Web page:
Ahead of Easter, Christians in Indonesia's West Java province are left in the lurch after their church, functioning from a building without a permit, was sealed off by the administration.
The Purwakarta district administration shut down the building of the Simalungun Protestant Christian Church on April 1.
Anne Ratna Mustika, the district head, stated in a video that she sealed the church as it did not have a permit as stipulated under the joint ministerial regulation on the construction of houses of worship.
She suggested the congregation use another church until the permit is finalized.
Mustika stated that the building was shut down following an agreement between the Ministry of Religion, the Indonesian Ulema Council, Regional Leadership Coordination Forum, and the Forum for Religious Harmony.
The 2006 Joint Ministerial Decree requires a minimum of 90 members and the support of 60 non-Christians to build a place of worship. The regulation has become a tough challenge for minority groups.
Krisdian Saragih, head of the Simalungun Protestant Christian Church, said the church was visited by representatives from hardline groups twice on March 19 and 26. "They asked us to stop praying, which sparked an argument," he recalled.
Saragih said the congregation built the church in 2021 and started using it in November last year. "We are now anxious because we have nowhere else to worship during Easter," he added.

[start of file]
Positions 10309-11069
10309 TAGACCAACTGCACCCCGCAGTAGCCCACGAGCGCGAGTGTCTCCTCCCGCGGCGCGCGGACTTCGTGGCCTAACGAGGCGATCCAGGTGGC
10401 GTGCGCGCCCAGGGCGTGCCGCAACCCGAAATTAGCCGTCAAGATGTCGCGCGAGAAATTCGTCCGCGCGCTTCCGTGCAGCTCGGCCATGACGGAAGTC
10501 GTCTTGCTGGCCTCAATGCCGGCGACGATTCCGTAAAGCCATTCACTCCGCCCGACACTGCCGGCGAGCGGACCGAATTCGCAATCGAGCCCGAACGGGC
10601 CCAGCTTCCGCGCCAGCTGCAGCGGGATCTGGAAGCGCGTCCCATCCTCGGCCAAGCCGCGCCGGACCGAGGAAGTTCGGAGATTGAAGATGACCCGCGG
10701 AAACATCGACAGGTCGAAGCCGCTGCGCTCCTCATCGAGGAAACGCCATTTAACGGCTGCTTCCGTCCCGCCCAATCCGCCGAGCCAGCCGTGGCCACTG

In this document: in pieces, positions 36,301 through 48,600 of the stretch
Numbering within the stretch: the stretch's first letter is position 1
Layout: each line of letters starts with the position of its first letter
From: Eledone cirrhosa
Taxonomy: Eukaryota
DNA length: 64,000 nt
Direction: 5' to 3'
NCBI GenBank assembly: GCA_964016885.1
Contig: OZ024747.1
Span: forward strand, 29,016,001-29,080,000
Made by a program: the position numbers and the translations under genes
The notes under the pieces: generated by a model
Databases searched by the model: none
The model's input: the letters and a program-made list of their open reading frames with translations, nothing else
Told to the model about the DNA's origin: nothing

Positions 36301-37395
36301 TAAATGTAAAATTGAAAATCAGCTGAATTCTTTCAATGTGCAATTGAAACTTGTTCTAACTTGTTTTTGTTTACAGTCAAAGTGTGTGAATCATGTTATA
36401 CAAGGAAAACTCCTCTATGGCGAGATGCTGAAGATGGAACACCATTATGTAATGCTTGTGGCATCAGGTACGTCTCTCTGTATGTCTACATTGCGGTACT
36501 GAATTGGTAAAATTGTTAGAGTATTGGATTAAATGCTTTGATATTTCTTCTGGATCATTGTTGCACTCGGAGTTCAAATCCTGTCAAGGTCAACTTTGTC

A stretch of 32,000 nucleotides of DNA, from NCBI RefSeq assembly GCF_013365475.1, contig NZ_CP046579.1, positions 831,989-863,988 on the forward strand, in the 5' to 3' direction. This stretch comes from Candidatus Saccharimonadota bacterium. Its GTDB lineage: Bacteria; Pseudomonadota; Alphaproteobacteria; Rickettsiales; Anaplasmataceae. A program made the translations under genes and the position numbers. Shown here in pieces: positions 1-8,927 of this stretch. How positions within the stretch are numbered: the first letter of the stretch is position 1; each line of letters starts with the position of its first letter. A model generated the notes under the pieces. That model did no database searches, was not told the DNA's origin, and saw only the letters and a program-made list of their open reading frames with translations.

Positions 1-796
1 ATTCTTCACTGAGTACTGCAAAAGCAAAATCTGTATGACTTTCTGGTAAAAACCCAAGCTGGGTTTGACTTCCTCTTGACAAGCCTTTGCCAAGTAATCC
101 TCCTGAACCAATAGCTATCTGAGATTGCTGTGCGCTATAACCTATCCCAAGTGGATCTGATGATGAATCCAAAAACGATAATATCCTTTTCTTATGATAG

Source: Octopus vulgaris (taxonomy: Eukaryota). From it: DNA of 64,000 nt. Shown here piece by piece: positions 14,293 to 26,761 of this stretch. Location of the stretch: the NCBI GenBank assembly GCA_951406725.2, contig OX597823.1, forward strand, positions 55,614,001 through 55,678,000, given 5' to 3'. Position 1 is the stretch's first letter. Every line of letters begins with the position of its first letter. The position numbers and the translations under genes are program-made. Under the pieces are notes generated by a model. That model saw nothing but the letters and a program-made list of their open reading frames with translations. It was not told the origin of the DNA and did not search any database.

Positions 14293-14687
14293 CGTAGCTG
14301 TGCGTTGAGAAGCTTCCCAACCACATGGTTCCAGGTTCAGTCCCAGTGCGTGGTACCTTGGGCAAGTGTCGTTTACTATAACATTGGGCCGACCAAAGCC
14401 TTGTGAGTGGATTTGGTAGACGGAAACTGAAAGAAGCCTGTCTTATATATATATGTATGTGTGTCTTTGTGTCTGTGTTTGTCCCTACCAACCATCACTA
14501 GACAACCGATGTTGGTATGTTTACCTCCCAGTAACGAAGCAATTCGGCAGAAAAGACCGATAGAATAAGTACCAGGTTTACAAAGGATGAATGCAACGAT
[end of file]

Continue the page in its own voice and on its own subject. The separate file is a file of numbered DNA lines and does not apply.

He admitted that the congregation has only 60 members, instead of the mandatory 90 persons stipulated under the 2006 Joint Ministerial Decree.
The Union of Churches in Indonesia condemned the closure and called it a "discriminatory act" which does not "reflect inter-religious tolerance."
"We reject all forms of discrimination, which undermines the foundations of national unity and integrity," said Henrek Lokra, executive secretary of the Union of Churches' Justice And Peace Committee in a statement on April 4.
Lokra told UCA News that he is pessimistic about obtaining a permit for the Simalungun Protestant Church as applications from many other Christian denominations are pending for decades.
Halili Hasan from the Setara Institute for Democracy and Peace said that the sealing off of the church after it was visited by hardliners showed that "the local government is under the influence of intolerant groups."
On Feb. 19, a mob stopped worship at the David Tabernacle Christian Church in Lampung province as the place of worship did not meet the criteria prescribed under the joint decree.